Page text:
From a Jamaica perspective, Reggae music has for decades served to attract millions of visitors to the island and I am curious that if this music continues its pace of development in distant shores, will there be enough of an incentive for potential visitors to trek to Jamaica or to travel to other locales where Reggae’s dominance is being mined? This is the take-away that I have from SOJA’s 2022 Reggae Grammy win. We may have created the sound, but have we really done enough to merit the maintenance of the genre as Jamaican? SOJA has done numerous recording sessions in Jamaica, providing authenticity for their own output. Their win serves to further broaden the audience for Reggae, so it is up to our own musicians, artistes, and industry interests to take advantage of this exposure instead of bawling about cultural appropriation.
YAWNING NEED FOR INVESTMENT
In my opinion, those cultural appropriation arguments are empty and meaningless as Jamaica has hardly made more than verbal investment in developing the industry. Despite the stated importance of music as an integral part of the island’s cultural offering, there are no dedicated arenas for airing live music. There are no Reggae Music Museums or themed parks for visitors and locals alike to connect with the giants of the music’s past or to give ear to the suckling talent. Add to that, a majority of our current crop of enthusiasts are unaware of the music’s history. This is a music that was born out of the bowels of Kingston’s ghettoes in the 1950s but is still treated with the disdain that high society had for its creators and their output. Jamaica’s music industry woefully lacks professional and experienced personnel both at the management and performance levels. In the 1960s there were only a handful of producers operating in a space where there was a plethora of performers. Sixty years later there are more record producers than there are artistes capable of producing quality output as the industry has satisfied the long-held objective of ‘bussing” more personnel, but at the expense of quality.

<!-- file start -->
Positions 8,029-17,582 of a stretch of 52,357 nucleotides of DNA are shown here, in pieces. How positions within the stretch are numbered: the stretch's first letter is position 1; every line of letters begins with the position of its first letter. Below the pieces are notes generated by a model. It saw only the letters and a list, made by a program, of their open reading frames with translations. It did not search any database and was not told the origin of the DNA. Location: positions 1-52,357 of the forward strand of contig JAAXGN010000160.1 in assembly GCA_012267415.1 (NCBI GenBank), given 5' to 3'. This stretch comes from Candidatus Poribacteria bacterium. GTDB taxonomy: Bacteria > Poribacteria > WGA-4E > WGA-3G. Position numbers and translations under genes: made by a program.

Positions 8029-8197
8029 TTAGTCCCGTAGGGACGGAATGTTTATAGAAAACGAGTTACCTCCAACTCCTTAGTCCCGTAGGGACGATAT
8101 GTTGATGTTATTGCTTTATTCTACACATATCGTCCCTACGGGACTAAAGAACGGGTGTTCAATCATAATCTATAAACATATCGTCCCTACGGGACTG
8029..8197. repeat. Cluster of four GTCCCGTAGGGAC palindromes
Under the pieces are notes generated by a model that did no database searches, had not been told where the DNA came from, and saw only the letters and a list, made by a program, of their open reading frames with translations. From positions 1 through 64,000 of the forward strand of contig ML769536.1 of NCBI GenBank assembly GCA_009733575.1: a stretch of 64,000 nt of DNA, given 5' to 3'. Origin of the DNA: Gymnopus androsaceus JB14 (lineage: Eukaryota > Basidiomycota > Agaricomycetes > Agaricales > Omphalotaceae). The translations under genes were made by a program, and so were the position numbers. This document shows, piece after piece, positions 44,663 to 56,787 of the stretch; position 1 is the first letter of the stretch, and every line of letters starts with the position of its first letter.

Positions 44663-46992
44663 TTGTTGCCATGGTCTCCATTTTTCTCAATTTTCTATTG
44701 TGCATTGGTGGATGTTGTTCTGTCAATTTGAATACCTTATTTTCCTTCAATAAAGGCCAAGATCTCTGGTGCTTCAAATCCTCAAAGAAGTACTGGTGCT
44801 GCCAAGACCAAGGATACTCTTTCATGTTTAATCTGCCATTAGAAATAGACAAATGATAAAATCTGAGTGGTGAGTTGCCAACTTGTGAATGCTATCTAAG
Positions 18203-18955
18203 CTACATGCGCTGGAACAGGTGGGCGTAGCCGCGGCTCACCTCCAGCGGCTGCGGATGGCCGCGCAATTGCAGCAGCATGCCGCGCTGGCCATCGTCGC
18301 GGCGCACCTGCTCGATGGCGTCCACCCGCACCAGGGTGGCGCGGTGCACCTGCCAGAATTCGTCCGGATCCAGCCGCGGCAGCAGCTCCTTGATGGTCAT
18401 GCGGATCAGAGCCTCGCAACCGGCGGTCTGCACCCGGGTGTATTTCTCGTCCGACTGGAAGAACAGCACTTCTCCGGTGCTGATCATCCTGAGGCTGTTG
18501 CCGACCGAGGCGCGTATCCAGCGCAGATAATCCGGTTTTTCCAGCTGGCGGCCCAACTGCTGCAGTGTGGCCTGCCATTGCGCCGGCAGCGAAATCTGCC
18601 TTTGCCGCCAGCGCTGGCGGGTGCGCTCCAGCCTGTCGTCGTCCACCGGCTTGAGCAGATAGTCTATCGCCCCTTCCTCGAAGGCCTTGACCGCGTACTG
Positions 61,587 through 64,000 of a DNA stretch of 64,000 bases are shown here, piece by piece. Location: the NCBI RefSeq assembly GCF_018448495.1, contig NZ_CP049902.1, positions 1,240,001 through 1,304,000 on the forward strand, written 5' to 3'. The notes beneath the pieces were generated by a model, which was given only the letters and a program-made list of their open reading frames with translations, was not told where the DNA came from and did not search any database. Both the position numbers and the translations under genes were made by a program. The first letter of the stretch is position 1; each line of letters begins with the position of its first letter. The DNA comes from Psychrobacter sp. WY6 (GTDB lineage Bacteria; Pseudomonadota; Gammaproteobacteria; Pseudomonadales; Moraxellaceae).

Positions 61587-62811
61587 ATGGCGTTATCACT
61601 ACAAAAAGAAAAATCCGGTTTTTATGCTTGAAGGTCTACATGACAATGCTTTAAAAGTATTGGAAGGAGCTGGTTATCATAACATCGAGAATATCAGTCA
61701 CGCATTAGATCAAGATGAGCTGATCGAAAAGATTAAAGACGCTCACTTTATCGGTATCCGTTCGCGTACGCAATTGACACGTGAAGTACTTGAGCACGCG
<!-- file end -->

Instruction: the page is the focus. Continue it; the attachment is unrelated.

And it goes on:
JAMAICA BEING LEFT BEHIND
Artistes and management lack the appreciation for being completely plugged into the industry especially in the areas of publishing, copyrights, intellectual property ownership, marketing, and management. How many artistes are registered to vote in the Grammys? Is the Jamaican market including its Diaspora large enough to support the genre? Are we by ourselves, doing enough to attract more non-Jamaicans to purchase our music? Until these areas are addressed, Jamaican influence in its own creation will shift to other shores while we continue to complain about cultural appropriation.
Last week we were greeted with the news that Billboard had dropped Reggae and Dancehall. This week it is the Virginia based SOJA winning the Reggae Grammy. If this isn’t a clear sign that the train is leaving the station, then I wonder what is.
About the Author
Richard Hugh Blackford is the host of a 2-hour music-driven internet show Sunday Scoops on yaawdmedia.com each Sunday from 2:00 pm – 4:00 pm. The show focuses on Foundation Jamaican Music and takes its audience on a nostalgic but historical musical journey, peeling back the years of Jamaican musical development as the hosts explore the careers of Jamaican artistes. Sunday Scoops provides interviews with personalities, and discussions on Jamaican music and other topical issues. The show is co-hosted by noted DJ Garth Hendricks.